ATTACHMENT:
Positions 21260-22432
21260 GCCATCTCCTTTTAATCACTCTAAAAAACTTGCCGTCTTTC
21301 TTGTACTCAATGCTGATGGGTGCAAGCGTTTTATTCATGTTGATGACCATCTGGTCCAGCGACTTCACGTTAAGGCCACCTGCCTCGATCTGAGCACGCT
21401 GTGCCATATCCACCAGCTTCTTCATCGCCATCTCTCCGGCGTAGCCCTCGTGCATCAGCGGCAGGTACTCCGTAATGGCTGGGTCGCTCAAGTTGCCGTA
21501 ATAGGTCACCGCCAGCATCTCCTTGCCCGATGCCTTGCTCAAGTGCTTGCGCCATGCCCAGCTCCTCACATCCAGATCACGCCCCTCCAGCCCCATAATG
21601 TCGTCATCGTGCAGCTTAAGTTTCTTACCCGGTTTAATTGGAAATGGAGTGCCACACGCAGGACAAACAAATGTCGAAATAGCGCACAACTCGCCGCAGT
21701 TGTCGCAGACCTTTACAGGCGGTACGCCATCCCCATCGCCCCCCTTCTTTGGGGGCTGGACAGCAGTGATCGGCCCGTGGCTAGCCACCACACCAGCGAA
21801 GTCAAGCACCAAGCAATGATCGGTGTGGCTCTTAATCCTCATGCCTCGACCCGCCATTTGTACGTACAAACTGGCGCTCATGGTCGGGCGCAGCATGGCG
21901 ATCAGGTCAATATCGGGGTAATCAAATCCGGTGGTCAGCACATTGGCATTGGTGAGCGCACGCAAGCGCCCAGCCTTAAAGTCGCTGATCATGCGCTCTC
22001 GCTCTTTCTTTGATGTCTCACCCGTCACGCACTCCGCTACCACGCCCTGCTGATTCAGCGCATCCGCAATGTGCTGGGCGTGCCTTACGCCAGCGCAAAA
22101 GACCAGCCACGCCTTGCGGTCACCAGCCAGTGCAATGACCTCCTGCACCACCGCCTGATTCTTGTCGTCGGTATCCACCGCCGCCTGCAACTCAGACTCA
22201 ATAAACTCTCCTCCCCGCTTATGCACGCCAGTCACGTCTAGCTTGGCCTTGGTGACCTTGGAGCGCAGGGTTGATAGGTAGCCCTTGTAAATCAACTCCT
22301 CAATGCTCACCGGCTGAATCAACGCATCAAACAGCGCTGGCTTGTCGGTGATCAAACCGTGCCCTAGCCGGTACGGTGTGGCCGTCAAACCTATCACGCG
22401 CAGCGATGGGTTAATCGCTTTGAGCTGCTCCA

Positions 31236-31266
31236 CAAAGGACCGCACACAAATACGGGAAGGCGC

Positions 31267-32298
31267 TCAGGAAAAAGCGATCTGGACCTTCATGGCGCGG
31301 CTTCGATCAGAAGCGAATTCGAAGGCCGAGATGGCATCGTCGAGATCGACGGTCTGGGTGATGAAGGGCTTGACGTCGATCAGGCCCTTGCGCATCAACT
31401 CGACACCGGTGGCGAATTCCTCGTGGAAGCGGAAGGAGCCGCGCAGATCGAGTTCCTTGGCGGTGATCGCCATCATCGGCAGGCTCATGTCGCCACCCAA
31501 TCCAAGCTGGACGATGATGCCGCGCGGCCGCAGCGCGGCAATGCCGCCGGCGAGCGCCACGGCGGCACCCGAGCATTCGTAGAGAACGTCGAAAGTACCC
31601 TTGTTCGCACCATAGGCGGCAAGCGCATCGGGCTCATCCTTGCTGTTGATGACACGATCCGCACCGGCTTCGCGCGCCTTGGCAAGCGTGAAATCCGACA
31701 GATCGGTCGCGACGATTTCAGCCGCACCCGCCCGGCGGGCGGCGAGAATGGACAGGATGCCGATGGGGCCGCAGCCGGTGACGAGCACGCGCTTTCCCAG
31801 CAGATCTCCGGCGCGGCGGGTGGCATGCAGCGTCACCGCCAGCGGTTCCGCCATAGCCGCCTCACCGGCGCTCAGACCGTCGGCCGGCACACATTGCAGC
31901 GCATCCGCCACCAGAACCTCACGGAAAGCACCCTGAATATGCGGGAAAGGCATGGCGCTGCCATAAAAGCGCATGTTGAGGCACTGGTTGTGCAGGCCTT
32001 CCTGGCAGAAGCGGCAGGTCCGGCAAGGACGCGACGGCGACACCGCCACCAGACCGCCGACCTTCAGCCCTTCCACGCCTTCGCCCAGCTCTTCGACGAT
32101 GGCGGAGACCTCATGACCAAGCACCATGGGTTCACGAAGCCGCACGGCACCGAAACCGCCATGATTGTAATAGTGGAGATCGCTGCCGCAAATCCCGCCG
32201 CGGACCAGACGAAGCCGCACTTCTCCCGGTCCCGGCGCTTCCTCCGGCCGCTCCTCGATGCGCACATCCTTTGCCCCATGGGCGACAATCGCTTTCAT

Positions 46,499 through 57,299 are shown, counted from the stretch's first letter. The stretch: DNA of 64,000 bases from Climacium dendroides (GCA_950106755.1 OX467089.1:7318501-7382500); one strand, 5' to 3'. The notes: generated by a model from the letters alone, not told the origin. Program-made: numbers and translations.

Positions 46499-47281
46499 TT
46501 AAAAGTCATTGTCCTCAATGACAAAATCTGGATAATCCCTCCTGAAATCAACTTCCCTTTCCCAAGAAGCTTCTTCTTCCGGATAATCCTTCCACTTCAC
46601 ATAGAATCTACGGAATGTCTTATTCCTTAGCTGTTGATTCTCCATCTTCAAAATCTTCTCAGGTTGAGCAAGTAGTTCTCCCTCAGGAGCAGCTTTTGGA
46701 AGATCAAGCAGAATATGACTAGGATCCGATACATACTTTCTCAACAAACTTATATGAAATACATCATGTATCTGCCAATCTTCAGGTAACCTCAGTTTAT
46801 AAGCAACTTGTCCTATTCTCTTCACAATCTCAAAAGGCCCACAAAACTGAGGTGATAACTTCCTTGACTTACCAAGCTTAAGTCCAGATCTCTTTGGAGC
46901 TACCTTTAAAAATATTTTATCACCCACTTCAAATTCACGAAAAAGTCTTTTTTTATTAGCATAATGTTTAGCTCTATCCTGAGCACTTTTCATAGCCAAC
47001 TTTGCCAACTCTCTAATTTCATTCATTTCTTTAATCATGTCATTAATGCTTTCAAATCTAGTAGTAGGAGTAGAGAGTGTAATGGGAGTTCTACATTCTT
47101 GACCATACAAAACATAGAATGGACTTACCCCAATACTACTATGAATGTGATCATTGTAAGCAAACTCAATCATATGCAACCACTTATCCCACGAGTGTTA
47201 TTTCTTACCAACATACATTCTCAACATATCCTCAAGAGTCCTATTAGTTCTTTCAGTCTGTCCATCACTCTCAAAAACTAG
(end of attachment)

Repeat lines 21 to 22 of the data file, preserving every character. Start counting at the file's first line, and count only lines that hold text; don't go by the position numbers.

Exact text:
31501 TCCAAGCTGGACGATGATGCCGCGCGGCCGCAGCGCGGCAATGCCGCCGGCGAGCGCCACGGCGGCACCCGAGCATTCGTAGAGAACGTCGAAAGTACCC
31601 TTGTTCGCACCATAGGCGGCAAGCGCATCGGGCTCATCCTTGCTGTTGATGACACGATCCGCACCGGCTTCGCGCGCCTTGGCAAGCGTGAAATCCGACA